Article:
(WFRV)--When Astronaut Scott Kelly blasts into space in 2015, he will be a living, breathing medical experiment, helping researchers figure out the physical and psychological impact of living on the International Space Station for one full year.
What they discover could help future astronauts survive a two-year round trip to mars. But in the meantime, there is other out-of-this-world work that is helping patients with common health problems.
An ingestible pill thermometer has been developed for astronauts. Now that same ingestible pill thermometer is helping make sure athletes, troops and firefighters do not die from heat exhaustion.
A new heart pump inspired by rocket engines keeps patients waiting for heart transplants alive. Even purified water systems designed for the space shuttle are making their way into our dentist's office and there is more to come from the final frontier.
Orthopedic Surgeon Doctor Douglas Chang works with astronauts.
"About 85 percent have significant back pain," says Dr. Douglas Chang an Orthopedic Surgeon at the University of California.
In zero gravity, they grow an average of two inches when the curvature of their spines straightens out.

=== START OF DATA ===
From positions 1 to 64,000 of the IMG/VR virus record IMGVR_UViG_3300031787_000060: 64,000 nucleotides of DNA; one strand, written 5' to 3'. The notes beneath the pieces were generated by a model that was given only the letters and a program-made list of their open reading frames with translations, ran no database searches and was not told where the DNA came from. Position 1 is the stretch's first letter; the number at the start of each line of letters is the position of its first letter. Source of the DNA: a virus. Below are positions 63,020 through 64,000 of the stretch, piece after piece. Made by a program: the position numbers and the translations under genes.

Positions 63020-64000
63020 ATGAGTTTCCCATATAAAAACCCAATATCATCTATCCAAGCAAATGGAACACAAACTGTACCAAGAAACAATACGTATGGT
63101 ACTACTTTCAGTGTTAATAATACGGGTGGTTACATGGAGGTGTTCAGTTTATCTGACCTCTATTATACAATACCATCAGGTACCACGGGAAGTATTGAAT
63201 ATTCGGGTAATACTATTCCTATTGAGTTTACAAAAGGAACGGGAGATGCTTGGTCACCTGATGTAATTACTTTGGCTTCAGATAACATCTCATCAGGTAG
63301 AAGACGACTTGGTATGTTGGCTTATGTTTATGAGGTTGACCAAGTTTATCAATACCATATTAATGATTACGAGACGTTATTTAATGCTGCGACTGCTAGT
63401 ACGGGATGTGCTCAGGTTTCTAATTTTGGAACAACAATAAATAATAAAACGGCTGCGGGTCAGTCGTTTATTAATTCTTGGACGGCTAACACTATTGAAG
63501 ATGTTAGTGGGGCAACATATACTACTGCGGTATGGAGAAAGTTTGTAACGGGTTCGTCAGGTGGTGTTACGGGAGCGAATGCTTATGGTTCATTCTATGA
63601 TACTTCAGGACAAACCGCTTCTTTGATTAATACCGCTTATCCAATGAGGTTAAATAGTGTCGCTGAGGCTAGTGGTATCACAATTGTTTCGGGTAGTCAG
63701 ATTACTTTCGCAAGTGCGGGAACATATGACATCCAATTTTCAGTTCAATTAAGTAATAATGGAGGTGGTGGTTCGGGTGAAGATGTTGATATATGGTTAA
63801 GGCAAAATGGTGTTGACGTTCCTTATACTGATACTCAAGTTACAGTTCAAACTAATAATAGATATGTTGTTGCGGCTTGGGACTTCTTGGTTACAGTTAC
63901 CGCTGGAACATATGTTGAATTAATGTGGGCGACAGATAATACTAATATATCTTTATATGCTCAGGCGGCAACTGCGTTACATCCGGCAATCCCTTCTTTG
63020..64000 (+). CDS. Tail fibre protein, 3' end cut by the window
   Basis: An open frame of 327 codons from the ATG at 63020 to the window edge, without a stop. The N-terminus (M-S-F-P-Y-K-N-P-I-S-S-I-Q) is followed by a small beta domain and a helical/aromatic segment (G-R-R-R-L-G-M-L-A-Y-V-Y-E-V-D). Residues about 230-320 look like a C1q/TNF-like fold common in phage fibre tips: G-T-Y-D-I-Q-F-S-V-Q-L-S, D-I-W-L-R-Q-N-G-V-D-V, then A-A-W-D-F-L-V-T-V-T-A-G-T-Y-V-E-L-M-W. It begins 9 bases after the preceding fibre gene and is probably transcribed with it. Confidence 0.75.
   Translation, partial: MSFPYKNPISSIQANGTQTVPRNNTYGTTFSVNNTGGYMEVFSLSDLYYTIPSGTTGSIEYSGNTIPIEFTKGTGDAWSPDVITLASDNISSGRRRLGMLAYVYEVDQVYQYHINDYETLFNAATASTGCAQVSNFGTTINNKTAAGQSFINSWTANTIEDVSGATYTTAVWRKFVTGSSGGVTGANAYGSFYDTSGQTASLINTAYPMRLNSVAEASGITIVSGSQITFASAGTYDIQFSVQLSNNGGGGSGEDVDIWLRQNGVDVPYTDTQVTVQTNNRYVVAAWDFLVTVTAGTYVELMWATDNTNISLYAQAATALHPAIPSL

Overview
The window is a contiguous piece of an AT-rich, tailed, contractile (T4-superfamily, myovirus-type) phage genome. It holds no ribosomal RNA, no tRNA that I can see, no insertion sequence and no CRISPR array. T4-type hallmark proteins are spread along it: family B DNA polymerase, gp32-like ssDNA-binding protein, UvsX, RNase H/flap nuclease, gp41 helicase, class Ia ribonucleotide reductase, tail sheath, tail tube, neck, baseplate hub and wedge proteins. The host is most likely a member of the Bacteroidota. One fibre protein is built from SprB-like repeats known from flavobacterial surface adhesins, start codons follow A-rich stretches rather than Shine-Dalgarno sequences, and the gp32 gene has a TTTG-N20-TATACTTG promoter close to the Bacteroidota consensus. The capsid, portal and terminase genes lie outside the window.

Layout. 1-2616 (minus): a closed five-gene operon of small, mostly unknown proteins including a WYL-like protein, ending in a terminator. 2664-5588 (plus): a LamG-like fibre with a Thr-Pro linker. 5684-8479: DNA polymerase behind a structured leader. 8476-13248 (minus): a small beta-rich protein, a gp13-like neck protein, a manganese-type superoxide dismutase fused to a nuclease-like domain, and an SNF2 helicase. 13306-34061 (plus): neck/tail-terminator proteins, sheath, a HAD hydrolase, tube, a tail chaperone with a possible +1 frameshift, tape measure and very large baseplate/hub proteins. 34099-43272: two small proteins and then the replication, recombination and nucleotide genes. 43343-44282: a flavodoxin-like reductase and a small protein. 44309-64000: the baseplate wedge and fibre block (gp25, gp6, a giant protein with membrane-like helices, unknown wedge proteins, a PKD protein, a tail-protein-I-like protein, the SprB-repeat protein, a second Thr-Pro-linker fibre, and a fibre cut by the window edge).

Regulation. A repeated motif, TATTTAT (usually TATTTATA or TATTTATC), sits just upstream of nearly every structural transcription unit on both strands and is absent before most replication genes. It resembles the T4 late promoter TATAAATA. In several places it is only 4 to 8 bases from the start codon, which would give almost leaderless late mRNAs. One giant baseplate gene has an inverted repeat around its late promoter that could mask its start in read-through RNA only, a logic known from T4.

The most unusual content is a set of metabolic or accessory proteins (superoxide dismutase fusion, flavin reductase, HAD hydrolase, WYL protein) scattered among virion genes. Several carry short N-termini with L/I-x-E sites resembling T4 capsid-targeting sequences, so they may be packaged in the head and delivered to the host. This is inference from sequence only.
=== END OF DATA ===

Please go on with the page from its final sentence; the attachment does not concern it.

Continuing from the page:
"They have an increased incidence of disc herniations," explains Dr. Chang.
Doctor Chang is researching why discs may be getting weaker in space. Figuring out why could help keep discs down here from hurting.
Astronauts could also be key in helping stop the effects of osteoporosis. Studies show they lose two percent of their bone mass for every month spent in zero gravity. Researchers are working on ways to stop the progression in space, which could stop the progression on earth.
A small sample of the space-inspired breakthroughs improving lives now and possibly in the future.
Can fruit flies in space improve our heart health? Researchers are sending the insects that share many of the same genetic and molecular mechanisms as humans to the international space station later this year.
They will study how space travel impacts the cardiovascular system. The work could help prevent or treat heart problems in space and on earth.